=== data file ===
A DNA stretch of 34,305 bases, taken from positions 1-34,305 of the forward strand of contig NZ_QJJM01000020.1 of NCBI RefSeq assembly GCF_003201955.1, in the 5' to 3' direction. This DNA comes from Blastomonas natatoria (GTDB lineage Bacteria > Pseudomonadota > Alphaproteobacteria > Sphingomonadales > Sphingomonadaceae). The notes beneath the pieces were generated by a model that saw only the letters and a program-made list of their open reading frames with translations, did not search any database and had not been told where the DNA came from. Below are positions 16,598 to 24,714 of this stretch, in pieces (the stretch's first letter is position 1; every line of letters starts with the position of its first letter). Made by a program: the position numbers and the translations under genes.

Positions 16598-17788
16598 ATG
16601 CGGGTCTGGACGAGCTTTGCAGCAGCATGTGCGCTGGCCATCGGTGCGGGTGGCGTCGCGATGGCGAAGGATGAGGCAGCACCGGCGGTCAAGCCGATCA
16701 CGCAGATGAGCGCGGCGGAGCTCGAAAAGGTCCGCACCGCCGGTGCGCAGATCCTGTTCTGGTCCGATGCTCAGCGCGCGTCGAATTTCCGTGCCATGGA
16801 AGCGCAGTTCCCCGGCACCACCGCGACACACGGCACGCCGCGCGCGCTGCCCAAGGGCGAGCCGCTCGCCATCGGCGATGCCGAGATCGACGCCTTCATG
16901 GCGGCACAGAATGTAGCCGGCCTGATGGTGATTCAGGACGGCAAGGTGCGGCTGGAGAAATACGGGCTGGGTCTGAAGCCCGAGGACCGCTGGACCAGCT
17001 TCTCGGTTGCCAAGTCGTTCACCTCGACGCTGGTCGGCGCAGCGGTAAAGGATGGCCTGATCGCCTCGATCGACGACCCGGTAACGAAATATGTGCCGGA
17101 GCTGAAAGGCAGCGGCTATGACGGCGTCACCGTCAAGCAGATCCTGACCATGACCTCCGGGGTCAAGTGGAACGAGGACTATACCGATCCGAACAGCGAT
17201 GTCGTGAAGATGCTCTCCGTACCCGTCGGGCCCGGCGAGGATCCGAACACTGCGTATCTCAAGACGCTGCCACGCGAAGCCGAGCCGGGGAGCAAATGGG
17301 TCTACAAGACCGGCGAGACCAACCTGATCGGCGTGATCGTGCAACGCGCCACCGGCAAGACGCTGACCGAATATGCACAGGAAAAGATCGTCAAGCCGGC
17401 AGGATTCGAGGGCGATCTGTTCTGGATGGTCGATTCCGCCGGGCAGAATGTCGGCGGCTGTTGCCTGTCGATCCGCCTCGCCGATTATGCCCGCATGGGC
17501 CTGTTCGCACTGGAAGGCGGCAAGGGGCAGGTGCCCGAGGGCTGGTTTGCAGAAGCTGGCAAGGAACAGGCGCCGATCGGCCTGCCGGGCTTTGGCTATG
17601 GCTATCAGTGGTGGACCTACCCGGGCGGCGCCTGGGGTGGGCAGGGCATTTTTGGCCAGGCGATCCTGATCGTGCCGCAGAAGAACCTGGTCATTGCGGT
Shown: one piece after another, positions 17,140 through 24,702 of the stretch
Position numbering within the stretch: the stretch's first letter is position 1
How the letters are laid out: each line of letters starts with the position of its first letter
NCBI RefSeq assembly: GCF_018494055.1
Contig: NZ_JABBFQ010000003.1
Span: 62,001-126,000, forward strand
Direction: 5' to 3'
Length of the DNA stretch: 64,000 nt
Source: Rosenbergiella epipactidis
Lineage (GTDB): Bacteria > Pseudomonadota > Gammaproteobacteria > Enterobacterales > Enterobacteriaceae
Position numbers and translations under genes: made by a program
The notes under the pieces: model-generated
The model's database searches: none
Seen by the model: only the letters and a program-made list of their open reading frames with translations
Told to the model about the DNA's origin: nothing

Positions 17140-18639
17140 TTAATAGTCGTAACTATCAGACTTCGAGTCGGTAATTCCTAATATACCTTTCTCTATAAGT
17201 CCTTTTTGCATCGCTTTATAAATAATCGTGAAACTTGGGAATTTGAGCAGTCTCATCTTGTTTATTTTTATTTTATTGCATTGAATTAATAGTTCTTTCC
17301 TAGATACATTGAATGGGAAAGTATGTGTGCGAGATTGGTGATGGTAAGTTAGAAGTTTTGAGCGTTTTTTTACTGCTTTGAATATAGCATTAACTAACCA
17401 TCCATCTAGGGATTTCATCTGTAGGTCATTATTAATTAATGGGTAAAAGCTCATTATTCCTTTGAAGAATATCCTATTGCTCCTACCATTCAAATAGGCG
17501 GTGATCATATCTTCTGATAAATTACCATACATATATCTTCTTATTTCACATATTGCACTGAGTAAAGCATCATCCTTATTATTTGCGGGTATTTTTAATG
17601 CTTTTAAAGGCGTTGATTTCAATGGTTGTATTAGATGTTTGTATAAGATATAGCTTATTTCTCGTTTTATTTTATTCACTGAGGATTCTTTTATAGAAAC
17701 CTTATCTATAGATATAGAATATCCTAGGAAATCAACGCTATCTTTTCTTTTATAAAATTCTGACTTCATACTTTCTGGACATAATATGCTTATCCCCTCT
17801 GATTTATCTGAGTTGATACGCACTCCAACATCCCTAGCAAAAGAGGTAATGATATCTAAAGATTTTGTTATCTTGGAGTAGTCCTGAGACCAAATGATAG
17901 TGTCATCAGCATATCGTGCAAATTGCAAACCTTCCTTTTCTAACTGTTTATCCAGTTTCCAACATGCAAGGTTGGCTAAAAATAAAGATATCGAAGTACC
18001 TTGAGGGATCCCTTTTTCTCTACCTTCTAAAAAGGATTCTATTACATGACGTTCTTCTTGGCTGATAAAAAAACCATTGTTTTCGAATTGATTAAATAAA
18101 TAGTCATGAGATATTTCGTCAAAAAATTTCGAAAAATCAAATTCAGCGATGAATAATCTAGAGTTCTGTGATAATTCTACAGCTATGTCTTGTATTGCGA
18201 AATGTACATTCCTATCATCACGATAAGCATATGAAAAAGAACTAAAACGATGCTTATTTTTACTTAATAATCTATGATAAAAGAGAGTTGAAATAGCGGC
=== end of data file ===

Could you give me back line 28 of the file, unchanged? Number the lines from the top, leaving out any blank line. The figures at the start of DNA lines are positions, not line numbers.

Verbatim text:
Seen by the model: only the letters and a program-made list of their open reading frames with translations